Whitman community concerned about Koch-funded lecture

Emily Lin-Jones

The conservative-allied Charles Koch Foundation and Whitman College would not normally seem an ideal pair. However, when the foundation funded a recent lecture series, this unlikely pair was brought together, resulting in mixed opinions from the Whitman community.

The Classical Liberalism Lecture Series, held on Thursday, Oct. 27, was originally funded by a private donor with the intent of bringing more conservative ideas to campus, especially in the fields of economics, politics and environmental studies. Last year Whitman’s Development Department applied for and received a grant from the Koch Foundation, using it to fund the visit of the most recent speaker in the series, Gary Liebcap, who gave a lecture entitled “The Tragedy of the Commons.”

The Charles Koch foundation is one of several organizations founded by brothers Charles and David Koch, billionaire co-owners of Koch Industries who have become well known in the political sphere for their financial support of conservative and libertarian initiatives.

Director of Development Rachna Sinnott explained that funding for academic programs like the lecture series is procured on a case-by-case basis.

“What we look for are funding sources whose interests match the projects that we want to do. This foundation was brought to my attention because their funding interests aligned with the type of project that this classical liberalism series is,” Sinnott said.

Faculty involved in organizing the lecture series noted that there was some contention around the decision to accept Koch Foundation funding originally. They have since recommended to the Development office not to re-apply for a Koch grant.

“We’re all pretty comfortable accepting funds as long as there aren’t undesirable strings attached. When we accepted [the Koch grant], there were no undesirable strings attached,” said Associate Professor of Economics Jan Crouter.

Miles C. Moore Professor of Political Science Phil Brick agreed.

“The question is, when you take money from a foundation, to what extent are you endorsing that foundation and to what extent are you simply taking the money and doing what you want with it? The way we always see things here is that we want to take money from foundations and we want to do what we want to do,” he said.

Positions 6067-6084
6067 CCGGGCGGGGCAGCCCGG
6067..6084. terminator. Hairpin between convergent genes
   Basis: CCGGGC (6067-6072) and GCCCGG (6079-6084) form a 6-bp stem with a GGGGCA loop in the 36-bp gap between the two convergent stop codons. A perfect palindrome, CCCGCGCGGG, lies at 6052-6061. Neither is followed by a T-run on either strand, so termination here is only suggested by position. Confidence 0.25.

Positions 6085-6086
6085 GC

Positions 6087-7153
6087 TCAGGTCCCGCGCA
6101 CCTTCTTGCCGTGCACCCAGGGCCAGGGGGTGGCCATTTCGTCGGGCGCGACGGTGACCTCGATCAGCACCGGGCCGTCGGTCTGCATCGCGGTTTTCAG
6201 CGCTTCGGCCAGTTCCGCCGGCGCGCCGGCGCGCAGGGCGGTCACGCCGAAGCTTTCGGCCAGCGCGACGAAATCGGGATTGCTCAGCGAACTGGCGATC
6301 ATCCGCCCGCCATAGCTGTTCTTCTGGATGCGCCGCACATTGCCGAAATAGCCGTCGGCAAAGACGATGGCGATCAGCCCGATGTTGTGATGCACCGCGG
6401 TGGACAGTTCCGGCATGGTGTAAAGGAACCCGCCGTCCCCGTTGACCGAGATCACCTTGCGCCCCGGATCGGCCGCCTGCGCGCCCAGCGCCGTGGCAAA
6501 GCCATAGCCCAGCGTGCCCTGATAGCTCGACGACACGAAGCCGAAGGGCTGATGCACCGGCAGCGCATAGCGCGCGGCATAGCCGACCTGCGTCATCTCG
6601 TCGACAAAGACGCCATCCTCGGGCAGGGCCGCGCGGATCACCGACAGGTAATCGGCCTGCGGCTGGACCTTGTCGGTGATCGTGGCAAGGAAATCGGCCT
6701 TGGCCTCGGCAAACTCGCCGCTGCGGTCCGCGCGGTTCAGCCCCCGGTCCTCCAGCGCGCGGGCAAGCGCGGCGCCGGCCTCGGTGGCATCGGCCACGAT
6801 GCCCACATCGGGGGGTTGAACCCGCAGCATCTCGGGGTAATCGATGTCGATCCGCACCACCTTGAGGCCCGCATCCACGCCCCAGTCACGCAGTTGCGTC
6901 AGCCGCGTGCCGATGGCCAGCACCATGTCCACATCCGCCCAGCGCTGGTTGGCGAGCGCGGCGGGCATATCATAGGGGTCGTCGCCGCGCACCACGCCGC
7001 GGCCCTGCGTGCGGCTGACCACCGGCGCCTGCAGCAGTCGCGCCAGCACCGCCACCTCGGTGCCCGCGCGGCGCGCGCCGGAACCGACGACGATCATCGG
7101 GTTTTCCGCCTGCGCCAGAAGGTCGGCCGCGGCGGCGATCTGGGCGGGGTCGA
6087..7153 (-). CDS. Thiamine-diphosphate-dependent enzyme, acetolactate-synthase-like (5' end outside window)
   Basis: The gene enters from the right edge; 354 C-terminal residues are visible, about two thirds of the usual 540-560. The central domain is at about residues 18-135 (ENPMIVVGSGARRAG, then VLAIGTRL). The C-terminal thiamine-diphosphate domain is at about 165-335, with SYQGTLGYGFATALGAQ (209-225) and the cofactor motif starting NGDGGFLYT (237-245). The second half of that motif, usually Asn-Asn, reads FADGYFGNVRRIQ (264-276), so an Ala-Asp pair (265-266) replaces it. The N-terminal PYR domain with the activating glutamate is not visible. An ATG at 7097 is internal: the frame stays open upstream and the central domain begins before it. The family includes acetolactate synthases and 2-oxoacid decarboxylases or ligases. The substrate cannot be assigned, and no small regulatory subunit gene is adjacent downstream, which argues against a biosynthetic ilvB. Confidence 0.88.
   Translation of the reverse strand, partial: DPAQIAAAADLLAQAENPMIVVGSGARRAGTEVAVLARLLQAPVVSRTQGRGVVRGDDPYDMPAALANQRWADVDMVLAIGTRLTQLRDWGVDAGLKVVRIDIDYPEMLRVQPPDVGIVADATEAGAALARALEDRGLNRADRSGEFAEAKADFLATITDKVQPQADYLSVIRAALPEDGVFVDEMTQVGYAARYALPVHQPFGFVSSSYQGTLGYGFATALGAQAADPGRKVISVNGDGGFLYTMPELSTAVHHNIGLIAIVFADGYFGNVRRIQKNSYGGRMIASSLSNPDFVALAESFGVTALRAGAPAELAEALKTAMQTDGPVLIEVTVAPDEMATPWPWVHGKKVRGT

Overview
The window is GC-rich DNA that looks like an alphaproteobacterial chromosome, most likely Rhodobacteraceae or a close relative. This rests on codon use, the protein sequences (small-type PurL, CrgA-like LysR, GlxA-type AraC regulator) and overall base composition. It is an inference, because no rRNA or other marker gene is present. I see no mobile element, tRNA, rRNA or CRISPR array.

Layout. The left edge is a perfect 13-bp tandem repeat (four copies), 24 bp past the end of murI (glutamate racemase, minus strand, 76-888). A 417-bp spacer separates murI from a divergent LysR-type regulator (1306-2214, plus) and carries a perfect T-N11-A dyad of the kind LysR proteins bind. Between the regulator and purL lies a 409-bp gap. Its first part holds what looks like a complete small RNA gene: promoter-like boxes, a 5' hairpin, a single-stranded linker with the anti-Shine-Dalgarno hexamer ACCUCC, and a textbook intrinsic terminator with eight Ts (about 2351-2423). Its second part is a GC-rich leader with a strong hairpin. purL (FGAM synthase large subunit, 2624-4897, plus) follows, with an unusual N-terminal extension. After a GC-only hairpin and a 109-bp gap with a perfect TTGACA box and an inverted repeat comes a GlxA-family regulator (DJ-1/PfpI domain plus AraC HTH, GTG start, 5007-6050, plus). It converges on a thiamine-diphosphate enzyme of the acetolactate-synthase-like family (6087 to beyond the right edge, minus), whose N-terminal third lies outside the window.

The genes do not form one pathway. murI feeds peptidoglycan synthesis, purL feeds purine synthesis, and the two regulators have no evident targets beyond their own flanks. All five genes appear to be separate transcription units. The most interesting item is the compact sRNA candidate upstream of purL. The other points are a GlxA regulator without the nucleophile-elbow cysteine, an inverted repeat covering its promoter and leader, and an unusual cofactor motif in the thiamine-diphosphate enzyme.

Brick also noted that faculty made the decision not to re-apply for funding once they perceived the Koch foundation as overstepping its bounds.

“The foundations often want reporting on how we spent their money, but what really turned us off to [the Koch foundation] was that they started wanting all sorts of other things, like student emails. They want contacts so they can recruit conservative-minded students . . . To me that really crossed the line, and it’s unethical,” he said.

Senior Lecturer of Environmental Humanities Don Snow agreed that the problem in accepting the funds was not solely due to the Koch foundation’s political stance. He cautioned against oversimplifying the process of seeking out and accepting monetary donations.

“If a person uses political ideology as a litmus test to judge the worthiness of the donors, that person’s potentially going to get in a position of near-paralysis in terms of actually gaining funding from sources,” Snow said.

Snow added that the complications present in this case were relatively unusual.

“In the donor-donee relationship, what can get sticky is when with a donor you get something more than their money. You get a grant plus certain requirements. Sort of like money plus dessert, and usually it’s not a very good dessert,” he said.

Whitman students echoed similar sentiments.  First-year Collin Smith became concerned about Koch funding when he attended Liebcap’s lecture, at the start of which the Koch foundation’s sponsorship of the event was briefly acknowledged.

“I was just surprised more than anything, when I heard their name, that they would even look at Whitman because I view Whitman as sort of a liberal place. I think most people do. I was surprised that we took money from the Kochs,” Smith said.

While he reported satisfaction with the lecture itself, Smith expressed ambivalence about the Koch Foundation’s involvement in higher education.

“I feel like, as much as I dislike the Kochs and what they do, if they give us money and we use it in a positive way and are not affected by the Koch interests, then I’m happy to take their money. But it does worry me: Why are the Kochs paying into this? Is there some sort of ulterior motive?” Smith said.

Other students who attended the lecture felt negatively about Whitman’s use of Koch Foundation money.

“My opinion would be that it’s really not all right and that the college should not be taking funding from an organization that is basically trying to coercively change people’s opinions in ways that benefit [the Kochs] . . . Their goal, it seems to me, is to organize society in a way that supports their business practices,” said first-year Brandon Hunzicker.

Hunzicker further expressed the belief that Whitman should not accept funding from an organization trying to disseminate a particular political viewpoint.

“I think that it’s money that should be refused almost as a statement.”